So I’d say Mitt Romney got a head start on winning the final month of the campaign. He has a ton of ground to make up, but if he pieces together a lot of performances like tonight, it’ll be competitive.
Romney was clearly having fun, making arguments with passion. Even in the areas where his numbers will get a tough grade from the fact-checkers, he sounded plausible.
Obama, meanwhile, was running out the clock, trying to avoid major screw-ups, hoping not to appear arrogant. But the key for a politician is to do those things without appearing to do this things, and hefailed.
Bottom line? Romney came in hungry, prepared, energetic and he dominated. Wake-up moment for Team Obama? Turning point for Team Romney?
Romney will need to translate last night’s win into some clear momentum in states where he is now lagging by 5% or more.
Most important is Ohio where the latest NBC-Wall Street Journal poll has the Republican down 8% among likely voters.
Obama, meanwhile, has some days of damage control ahead, and I suspect that this time he won’t be able to rely on surrogates like Bill Clinton and Michelle Obama to lift the energy level of his campaign.
One final thought: John Kerry used a big debate night in 2004 to lift himself into serious contention with George Bush. Romney clearly hoped to do the same.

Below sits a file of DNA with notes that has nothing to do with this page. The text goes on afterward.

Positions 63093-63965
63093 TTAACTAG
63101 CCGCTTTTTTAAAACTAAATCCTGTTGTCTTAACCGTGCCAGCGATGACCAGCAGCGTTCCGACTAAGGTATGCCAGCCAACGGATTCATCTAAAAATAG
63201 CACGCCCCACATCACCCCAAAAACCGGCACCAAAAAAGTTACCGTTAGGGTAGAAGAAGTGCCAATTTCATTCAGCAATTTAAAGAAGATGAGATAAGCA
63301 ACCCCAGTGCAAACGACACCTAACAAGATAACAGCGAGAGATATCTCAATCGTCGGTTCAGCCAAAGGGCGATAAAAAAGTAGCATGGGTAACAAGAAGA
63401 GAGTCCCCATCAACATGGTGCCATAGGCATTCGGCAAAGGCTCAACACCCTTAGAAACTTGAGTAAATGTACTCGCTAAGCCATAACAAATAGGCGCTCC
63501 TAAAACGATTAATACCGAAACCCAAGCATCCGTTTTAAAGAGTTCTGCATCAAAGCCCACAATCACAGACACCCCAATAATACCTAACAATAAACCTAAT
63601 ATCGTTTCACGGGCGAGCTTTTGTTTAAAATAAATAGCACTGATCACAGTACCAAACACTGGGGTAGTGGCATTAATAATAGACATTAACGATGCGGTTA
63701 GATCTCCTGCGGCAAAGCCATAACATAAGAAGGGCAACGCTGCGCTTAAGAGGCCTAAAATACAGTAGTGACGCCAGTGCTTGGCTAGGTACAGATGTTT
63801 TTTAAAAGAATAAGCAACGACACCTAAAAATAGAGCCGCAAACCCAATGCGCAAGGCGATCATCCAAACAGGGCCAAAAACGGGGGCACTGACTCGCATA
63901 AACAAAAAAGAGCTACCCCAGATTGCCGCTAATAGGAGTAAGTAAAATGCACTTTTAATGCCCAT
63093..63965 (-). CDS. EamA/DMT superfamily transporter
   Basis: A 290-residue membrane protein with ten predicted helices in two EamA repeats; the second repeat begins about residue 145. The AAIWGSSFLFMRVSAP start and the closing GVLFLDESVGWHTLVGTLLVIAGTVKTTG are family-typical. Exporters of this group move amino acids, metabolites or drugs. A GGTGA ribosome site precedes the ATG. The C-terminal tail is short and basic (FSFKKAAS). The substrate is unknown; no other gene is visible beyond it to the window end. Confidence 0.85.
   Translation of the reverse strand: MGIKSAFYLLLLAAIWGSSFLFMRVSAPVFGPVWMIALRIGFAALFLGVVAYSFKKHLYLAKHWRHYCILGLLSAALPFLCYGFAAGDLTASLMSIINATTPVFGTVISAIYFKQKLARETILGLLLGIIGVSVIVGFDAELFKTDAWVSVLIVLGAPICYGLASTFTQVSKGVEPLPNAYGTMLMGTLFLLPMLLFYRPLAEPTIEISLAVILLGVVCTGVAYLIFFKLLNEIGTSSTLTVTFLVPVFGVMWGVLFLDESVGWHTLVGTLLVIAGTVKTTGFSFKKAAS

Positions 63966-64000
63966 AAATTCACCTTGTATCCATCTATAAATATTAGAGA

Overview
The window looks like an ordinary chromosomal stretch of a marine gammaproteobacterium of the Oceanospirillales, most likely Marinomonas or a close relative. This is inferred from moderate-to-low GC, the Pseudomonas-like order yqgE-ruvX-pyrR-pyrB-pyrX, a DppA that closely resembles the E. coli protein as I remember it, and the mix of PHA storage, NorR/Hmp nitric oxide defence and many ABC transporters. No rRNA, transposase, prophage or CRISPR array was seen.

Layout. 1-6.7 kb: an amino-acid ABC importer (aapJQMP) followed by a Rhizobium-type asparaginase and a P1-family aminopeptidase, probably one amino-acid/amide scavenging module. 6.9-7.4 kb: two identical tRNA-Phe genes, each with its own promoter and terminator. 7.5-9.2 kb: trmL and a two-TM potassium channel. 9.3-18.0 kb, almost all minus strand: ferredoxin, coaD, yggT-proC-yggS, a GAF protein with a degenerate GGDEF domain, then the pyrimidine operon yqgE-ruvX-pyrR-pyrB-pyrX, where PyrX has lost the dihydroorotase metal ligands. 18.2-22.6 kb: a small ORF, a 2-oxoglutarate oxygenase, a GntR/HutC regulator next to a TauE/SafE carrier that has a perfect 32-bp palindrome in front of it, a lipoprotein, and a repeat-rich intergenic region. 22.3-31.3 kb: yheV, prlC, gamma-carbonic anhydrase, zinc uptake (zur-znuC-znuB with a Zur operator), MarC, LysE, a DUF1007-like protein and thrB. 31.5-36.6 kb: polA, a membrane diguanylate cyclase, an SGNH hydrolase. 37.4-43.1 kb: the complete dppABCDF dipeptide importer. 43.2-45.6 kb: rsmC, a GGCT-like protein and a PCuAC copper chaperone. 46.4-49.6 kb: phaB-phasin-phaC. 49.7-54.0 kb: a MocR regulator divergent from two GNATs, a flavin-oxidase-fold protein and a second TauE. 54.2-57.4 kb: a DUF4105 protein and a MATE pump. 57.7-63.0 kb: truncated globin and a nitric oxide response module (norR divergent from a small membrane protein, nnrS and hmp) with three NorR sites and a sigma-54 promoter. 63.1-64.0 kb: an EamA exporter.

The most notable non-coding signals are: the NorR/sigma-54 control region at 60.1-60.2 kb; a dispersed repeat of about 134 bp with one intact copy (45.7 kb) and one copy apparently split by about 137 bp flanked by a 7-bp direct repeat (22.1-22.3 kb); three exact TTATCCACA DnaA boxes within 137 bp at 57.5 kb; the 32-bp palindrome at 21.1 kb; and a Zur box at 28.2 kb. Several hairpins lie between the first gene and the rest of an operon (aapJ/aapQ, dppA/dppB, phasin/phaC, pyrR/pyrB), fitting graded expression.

But as we’ve been reporting, the underlying structural dynamics of this race are very different. In 2004, Kerry could count reliably on winning 250 electoral college votes. His challenge was to close the deal in one or two additional states.
In 2012, Romney can only count with absolute certainty on between 180 and 191 electoral college votes. Even North Carolina remains sort of squidgy (though after last night, I’m guessing it will drift further into Romney’s column).
So Romney has to make closing arguments over the next 30 days in at least a half dozen big and very different states where he currently trails. Very difficult to do, but last night offered his supporters some hope that it might just be doable.